illustration of a door to door sales man


Many years ago I used to work as a door-to-door salesman, selling event tickets and experiences to companies. I wasn’t particularly successful at it, but it was a good challenge, and an experience I cherish even know, because it taught me a lot.

The Tampa Bay Times recently published an interesting article about door-to-door salesmanship nowadays, in 2022.

The federal government estimates around 104,000 Americans work as door-to-door sales reps or street vendors. The Tampa-St. Petersburg-Clearwater metro area now has the highest concentration of door-to-door sales reps in the nation — a major leap after not cracking the top 10 in 2020.

Apparently there’s a few fields where door-to-door salesmanship is very much still alive:

  • solar industry
  • pest control
  • home security

Big ticket items for house owners.

The article describes what it’s like and I recognize so much of that world:

The people who try it are maybe a little lost, a little restless, big dreamers. Often, it seems, they’ve been through something, like a crushing breakup or the death of someone close.

That was pretty much me when I was doing door-to-door sales. And it was mostly “people who don’t come from a lot”.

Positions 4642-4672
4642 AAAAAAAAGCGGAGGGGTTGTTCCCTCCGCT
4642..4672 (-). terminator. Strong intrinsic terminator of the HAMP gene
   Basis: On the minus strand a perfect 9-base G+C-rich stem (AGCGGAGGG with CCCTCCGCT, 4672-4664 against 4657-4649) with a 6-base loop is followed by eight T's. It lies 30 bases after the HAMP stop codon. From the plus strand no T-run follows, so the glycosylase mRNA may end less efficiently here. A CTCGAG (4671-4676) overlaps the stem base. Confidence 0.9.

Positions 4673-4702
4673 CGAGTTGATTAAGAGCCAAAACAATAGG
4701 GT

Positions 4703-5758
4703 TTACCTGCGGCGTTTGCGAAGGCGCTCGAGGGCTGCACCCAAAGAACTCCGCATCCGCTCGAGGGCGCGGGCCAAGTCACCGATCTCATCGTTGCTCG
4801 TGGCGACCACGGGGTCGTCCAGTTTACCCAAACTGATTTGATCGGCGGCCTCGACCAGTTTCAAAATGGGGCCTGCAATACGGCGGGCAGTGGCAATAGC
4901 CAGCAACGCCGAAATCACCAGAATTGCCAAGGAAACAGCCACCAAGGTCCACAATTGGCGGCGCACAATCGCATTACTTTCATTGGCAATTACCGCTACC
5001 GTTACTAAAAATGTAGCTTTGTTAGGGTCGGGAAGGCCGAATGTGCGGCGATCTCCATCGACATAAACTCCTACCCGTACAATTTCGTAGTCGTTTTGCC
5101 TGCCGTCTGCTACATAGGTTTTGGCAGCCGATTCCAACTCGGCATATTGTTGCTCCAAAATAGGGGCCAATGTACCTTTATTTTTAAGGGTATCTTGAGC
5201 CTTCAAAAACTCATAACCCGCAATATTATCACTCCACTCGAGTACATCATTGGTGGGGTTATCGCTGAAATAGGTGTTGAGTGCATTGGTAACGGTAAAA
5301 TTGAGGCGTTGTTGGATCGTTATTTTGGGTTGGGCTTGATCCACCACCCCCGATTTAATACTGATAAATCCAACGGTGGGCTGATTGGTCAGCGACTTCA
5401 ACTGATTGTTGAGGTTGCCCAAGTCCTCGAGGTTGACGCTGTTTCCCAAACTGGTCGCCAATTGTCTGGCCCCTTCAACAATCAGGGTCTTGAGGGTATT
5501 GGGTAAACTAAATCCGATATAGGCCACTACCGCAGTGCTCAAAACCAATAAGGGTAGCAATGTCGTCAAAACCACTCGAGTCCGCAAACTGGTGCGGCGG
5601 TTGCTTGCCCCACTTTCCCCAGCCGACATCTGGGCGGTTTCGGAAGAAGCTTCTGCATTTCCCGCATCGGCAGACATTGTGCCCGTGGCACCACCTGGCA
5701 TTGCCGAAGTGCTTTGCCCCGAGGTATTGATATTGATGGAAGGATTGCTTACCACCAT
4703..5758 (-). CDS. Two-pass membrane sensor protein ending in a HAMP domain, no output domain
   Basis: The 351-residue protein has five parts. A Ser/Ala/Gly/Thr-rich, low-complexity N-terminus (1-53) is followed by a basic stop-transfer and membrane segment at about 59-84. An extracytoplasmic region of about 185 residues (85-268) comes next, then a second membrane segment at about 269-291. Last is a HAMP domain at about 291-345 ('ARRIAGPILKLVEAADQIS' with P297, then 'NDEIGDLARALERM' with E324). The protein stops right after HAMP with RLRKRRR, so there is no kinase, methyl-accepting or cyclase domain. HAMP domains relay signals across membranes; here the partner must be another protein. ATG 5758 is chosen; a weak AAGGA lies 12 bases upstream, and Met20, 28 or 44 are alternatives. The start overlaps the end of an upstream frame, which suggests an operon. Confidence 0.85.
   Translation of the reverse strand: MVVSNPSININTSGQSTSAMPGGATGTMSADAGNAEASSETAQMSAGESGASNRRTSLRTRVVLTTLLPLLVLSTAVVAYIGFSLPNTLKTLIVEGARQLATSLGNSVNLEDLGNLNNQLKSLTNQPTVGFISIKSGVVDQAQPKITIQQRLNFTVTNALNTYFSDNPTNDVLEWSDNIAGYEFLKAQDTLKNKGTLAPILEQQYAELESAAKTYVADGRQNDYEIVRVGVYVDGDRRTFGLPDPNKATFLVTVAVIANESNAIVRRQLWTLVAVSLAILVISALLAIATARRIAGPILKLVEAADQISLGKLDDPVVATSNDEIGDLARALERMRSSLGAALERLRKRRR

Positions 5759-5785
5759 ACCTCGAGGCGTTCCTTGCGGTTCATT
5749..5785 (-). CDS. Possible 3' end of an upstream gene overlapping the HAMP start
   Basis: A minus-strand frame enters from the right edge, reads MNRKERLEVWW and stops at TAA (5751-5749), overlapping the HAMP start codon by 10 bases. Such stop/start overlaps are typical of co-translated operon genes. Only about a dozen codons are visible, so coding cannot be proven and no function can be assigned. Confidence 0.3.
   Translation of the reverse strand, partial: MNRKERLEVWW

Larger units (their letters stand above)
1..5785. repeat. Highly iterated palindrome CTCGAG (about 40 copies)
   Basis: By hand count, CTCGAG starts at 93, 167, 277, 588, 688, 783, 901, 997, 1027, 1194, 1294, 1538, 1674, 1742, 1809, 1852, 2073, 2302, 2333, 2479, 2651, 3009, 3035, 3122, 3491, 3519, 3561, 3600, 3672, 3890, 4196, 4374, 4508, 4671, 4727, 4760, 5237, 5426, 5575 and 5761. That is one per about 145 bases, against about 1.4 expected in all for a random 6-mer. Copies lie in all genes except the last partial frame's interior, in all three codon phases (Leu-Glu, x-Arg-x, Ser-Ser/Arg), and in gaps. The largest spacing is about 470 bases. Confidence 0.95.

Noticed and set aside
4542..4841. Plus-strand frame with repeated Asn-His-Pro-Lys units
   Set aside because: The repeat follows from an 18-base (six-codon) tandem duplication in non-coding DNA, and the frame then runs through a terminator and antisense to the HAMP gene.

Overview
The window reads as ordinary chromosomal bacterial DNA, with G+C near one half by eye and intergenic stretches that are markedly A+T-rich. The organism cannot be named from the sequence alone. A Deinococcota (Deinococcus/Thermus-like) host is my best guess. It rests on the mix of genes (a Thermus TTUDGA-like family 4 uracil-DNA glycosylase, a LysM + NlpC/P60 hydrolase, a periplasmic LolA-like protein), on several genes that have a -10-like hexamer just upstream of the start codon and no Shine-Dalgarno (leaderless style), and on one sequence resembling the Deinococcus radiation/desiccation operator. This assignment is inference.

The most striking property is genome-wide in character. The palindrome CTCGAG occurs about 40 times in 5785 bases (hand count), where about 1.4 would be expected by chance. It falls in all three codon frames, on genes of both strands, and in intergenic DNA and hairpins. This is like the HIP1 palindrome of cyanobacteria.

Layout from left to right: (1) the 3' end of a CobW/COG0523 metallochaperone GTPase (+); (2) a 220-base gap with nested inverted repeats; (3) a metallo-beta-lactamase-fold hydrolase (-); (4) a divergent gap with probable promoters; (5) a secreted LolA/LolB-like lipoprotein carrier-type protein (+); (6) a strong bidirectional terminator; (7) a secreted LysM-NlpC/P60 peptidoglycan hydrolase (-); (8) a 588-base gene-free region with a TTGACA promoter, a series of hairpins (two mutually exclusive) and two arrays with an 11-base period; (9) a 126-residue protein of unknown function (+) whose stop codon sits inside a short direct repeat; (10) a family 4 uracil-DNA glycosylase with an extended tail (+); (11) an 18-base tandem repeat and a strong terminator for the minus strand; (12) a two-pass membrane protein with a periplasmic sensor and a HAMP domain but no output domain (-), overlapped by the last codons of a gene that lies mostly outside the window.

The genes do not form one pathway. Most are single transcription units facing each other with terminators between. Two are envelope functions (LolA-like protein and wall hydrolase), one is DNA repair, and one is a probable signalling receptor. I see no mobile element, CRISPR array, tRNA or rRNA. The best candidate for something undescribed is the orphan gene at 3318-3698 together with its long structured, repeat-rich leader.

Christopher Spata, the reporting who wrote the piece, did a great job picking up on the interesting details of the time he spent with Liam Kunkel, the door-to-door salesman of Spartan Solar he’s been shadowing.

The cold showers, oatmeal breakfasts, workouts, Wim Hof breathing techniques, the different self-improvement and sales books Kunkel read, the lingo he uses.

There’s a little exchange with a prospective homeowner who eventually just wanted to get rid of Liam:

“Just give me your card.”

He convinced her to take his eco-friendly “digital business card,” delivered via text, opening a new line of communication.

This is so representative of the somewhat obvious yet creative thinking that’s predominant in the world of high-ticket sales.

Later, that prospect who brushed him off actually calls him back and asks him to come back to talk through the numbers.

Liam is a winner in the making. I’ve met guys like him before. Many of them became very successful, and then eventually when they’ve exceeded what they once thought were crazy goals, they’ll be faced with making a choice between these two options:

  • Keep playing the same game at a higher level, but eventually become miserable and burn out, because deep down they know they’re meant for something else.
  • Quit, take some time out to figure out what they really want to do with their life and pursue that.
  • Find a vision that enables them to smoothly transition from the world of sales into an adventure that’s meaningful, with a mission that resonates with their heart.

I’ve seen that third option happen only very rarely—it seems there’s almost always some need for upheaval, for a phase of disorientation and uncertainty, before they can emerge with a new identity. But I wish guys like Liam nothing but the best, because truly, they deserve it.






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